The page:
Hand Grenade Job practices the timeless act of devotion.
A devotional is a short prayer, often transcribed in written form, as an artifact of religious worship. There are daily devotionals, mantras of sorts to be read at a specific time with a specific intention. A quick Google search offers up a seemingly endless amount of websites providing devotionals, as well as hundreds of books of devotional literature ranging in price and style for sale. For those who actively practice religion, the devotional is embedded in their knowledge, but the word has also taken on a new meaning in recent years. Artists have begun to tag their releases as “devotional” on music sharing platforms like Bandcamp, and for quite some time, I associated the word devotional more with DIY bands’ facetious self-descriptions than anything religious. Hand Grenade Job’s new LP, Devotionals came out in the midst of this, but the album has an air to it of the devotional that exists somewhere between the artifact of prayer and the Bandcamp tag. Devotional doesn’t just mean a religious text, but anything that is characterized by devotion - something approached with dedication, earnestness, and ardency. If Hand Grenade Job’s new LP can be characterized by any single word, it is this kind of devotion.
Devotionals doesn’t seem to exist on the same cycle of time as most contemporary punk or even experimental music; each note feels suspended in time, lingering even as the song moves on. It is a sparse record, utilizing vocals more than any other instrument. However, members Beck Levy and Erin McCarley boast a wide variety of instruments in their repertoire, including the autoharp, accordion, and glockenspiel. Levy and McCarley share vocal duties, often singing in unison, with their voices forming a soft, strong two-person chorus. Most of the tracks clock in over four minutes, giving the listener enough time to really immerse themselves in the atmosphere of each song; it's an atmosphere that is not always pleasant or comfortable, but always is lent a beauty that does feel almost divine by Levy and McCarley’s plaintive vocals and chiming instrumentation. “Rohyphnol,” the second to last track on the album, embodies the sedative effect of the drug that it’s named for, yet has a sinister undercurrent to it that’s impossible to ignore. “I like the mornings best,” the song begins, “their cold substancelessness,” over a rising strum of ragged guitar, monotonous guitar. “Rohyphnol” is far from substance-less, but it evokes the listlessness of depression, the desire for oblivion, total neutrality, in a way that few songs do. On “Jupiter,” amidst images of boiling blood and bracelets that could be either simple accessories or markers of institutionalization, Levy and McCarley recount the fraught power dynamics that plague a troubled relationship through the repetition of a simple, brutally honest refrain: “She treated me more like a hurt dog than a human.”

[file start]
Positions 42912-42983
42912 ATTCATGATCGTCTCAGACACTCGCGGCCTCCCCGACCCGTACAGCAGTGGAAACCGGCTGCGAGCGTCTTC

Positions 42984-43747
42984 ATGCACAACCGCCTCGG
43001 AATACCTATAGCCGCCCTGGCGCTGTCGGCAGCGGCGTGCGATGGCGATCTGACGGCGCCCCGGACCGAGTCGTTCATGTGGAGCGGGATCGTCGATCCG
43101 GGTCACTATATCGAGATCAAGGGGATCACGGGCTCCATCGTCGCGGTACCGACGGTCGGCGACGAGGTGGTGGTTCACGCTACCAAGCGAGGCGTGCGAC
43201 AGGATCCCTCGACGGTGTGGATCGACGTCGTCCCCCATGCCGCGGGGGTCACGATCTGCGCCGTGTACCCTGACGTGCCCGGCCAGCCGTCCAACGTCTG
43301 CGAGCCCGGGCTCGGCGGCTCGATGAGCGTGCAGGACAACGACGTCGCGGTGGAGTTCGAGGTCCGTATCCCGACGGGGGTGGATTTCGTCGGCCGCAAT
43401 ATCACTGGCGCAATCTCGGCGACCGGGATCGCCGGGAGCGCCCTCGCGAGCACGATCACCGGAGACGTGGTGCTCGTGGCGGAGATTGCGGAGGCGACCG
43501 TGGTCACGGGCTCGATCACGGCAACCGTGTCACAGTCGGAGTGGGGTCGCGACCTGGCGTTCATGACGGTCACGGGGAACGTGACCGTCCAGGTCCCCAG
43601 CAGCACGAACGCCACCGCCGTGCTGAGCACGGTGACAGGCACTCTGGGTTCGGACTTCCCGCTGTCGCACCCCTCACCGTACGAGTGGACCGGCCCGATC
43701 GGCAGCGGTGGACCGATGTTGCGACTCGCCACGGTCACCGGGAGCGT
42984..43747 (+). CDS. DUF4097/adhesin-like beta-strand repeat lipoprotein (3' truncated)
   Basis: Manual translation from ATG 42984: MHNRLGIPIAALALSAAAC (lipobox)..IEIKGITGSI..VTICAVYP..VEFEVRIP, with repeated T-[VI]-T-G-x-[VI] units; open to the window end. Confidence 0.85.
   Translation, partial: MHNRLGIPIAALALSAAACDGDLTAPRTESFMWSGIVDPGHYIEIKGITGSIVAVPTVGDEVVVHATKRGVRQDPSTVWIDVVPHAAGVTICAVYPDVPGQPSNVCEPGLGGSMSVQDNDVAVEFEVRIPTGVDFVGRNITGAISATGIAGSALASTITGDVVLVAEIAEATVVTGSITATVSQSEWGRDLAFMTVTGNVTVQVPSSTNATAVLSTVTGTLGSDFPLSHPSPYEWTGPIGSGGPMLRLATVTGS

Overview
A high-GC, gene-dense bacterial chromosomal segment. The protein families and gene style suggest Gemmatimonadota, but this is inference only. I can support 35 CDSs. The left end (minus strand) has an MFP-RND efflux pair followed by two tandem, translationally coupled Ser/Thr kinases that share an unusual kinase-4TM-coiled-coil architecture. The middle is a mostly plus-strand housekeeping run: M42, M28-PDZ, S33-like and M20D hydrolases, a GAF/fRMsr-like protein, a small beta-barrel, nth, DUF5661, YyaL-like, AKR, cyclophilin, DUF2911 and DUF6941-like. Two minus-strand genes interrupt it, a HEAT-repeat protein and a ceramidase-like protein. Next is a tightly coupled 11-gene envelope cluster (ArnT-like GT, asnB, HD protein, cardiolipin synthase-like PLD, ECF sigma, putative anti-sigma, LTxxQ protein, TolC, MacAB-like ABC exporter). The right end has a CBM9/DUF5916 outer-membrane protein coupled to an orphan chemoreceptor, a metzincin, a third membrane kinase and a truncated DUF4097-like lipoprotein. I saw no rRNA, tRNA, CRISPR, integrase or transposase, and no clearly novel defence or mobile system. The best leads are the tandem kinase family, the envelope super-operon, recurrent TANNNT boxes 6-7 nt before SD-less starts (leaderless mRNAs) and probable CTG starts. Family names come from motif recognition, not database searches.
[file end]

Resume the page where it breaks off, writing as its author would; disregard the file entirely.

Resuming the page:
Devotionals isn’t all dark, although the songs have a certain melancholic tinge to them. “New Year’s Day” is beautiful and bittersweet, evoking the simultaneous sense of potential and closing off that the first day of the new year evokes, singing against stagnation. “My friends won’t let me change,” Levy and McCarley sing. “Habits don’t change, we’re all the same.” “The True Story of the Monster of the Potomac” takes on the same melancholic tone, appraising a familiar city after having left, recounting memories of swimming in the river with a lover or intimate friend and showing how these memories have turned sour. “Lead in the water, heavy in my blood, currents in the river wait to suck me under,” they sing, going on to imagine themselves drowning and being known as “the monster of the Potomac” and haunting the next generation of lovers swimming in the river. Even in heartbreak, Levy and McCarley are able to parse out a story, even after drowning, they are capable of lingering on and making it apparent that there is still hope. “The Name” is possibly the most minimal song, but embodies a similar hope all the same. “Found what I was looking for,” they sing. “Not what I expected there.” Devotionals is a resonant album, and it’s the kind of experimental music we need today. Instead of approaching music making with a removed sense of irony, Hand Grenade Job weaponizes devotion to make their songs powerful, honoring their subjects and infusing their music with life.
Listen to Hand Grenade Job on bandcamp.
THIS STAFF POST WAS CONTRIBUTED BY:
Eva Silverman is a NYC/DC based writer and Libra. She enjoys experimental feminist literature, dogs, and Buffy the Vampire Slayer. She plays music occasionally as default handshake. You can follow her on Twitter and email her at email@example.com.